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Distributions from Gaming Revenue (Reporting and Withholding)
Per Capita Payments – Under IGRA, net revenues from Class II or Class III gaming activities con­
ducted or licensed by an Indian tribe may be used to make per capita payments to members of the tribe only if four conditions are met.
Condition 1. The tribe must prepare a plan to allocate revenues only for uses authorized under IGRA. These uses are to: fund tribal government operations or programs; provide for the general welfare of the Indian tribe and its members; promote tribal economic develop­ ment; donate to charitable organizations; or help fund operations of local government and agencies. Condition 2. The plan must be approved by the Secretary of the Interior as adequate, particu­ larly with respect to the use of revenues to fund tribal government operations or programs and to promote tribal economic development. Condition 3. The interests of minors and other legally incompetent persons entitled to receive any of the per capita payments must be protected and preserved, and payments are to be disbursed to the parents or legal guardian of such persons as necessary for the health, edu­ cation, or welfare, of the minor or other legally incompetent person under a plan approved by the Secretary and the governing body of the Indian tribe. Condition 4. The per capita payments are subject to federal taxation and the tribe must notify members of such tax liability when payments are made.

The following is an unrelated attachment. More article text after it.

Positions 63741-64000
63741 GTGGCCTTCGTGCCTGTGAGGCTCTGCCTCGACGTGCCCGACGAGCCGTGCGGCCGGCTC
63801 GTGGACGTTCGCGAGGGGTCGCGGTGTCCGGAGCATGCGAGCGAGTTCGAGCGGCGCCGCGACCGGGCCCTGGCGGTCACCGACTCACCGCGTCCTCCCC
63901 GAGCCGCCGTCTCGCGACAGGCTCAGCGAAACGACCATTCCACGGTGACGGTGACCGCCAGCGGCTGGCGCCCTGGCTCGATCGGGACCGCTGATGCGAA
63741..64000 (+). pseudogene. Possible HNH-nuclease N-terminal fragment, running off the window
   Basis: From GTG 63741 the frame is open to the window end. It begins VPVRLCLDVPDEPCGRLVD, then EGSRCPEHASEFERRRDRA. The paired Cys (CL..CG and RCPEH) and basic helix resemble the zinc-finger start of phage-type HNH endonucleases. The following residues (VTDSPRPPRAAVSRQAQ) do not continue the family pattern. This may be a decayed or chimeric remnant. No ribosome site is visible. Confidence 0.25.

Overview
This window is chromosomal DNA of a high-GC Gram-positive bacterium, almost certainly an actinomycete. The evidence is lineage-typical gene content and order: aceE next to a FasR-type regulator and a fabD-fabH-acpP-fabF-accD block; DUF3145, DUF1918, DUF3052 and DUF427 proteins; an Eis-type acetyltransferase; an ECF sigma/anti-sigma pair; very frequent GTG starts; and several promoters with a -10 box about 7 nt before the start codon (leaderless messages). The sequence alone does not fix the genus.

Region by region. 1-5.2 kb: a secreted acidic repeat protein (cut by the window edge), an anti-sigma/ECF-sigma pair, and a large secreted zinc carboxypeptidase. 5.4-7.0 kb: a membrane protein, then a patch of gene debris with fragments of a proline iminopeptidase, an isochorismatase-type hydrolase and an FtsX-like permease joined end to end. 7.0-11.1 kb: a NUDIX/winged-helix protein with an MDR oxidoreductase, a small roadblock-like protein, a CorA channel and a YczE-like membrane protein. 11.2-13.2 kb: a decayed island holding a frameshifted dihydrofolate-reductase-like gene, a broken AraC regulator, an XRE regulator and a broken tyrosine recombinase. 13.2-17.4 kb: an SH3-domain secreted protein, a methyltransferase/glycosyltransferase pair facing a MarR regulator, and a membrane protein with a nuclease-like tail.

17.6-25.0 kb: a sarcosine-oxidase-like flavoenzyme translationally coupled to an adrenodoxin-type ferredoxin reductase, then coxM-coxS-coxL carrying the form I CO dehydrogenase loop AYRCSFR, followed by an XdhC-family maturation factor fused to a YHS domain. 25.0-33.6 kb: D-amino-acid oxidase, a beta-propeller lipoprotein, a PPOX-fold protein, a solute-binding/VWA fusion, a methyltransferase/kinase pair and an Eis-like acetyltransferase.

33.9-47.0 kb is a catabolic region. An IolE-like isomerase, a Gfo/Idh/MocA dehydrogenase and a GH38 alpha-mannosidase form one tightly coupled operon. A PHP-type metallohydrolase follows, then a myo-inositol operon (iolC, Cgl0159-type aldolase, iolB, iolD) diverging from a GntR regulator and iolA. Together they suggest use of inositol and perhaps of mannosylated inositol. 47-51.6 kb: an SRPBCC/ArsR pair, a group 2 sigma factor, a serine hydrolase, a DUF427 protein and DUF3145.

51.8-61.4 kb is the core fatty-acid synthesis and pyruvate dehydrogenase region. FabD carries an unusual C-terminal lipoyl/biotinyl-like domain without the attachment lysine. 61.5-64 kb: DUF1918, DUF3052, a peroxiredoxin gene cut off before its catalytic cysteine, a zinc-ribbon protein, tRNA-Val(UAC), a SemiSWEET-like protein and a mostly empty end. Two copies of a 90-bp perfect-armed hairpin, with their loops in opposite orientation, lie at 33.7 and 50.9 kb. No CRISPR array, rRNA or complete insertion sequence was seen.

Guidelines to Govern the Review and Approval of Per Capita Distribution Plans – The
Department of Interior issues Guidelines to Govern the Review and Approval of Per Capita Distribution Plans. These guidelines set forth the procedures regarding the submission, review, and approval of tribal revenue allocation plans or ordinances relating to the distribution of net revenues from a gam­ ing activity. Under the guidelines, a tribal revenue allocation plan or ordinance (allocation plan) pro­ viding for the distribution of net gaming revenues shall be approved if the allocation plan provides sufficient detail to determine that it complies with the guidelines and IGRA. Also, the tribe must provide a percentage breakdown of the uses to which the tribe intends to allocate its net gaming rev­ enues, and the allocation plan shall provide that the tribe plans to dedicate a significant portion of its net gaming revenues to one or more purposes as cited in the guidelines. The guidelines define “per capita” payments as those payments made or distributed to all mem­ bers of a tribe or to identified groups of members that are paid directly from the net revenues of any gaming activity. Per capita payments do not include payments authorized by a tribe for special purposes or programs, such as social welfare, medical assistance, or education. Even though a tribal member may receive payments from net revenue for social welfare, medical assistance, or education, a tribe’s designation of these payments is not determinative of their tax status. Certain “need”-based payments may not be taxable. Although there is no express statutory exclusion for a welfare benefit, government disbursements promoting the general welfare of a tribe may not be taxable. Grants received under social welfare programs that did not require recipients to establish individual need have not qualified for tax-exempt status. Individuals are required to estab­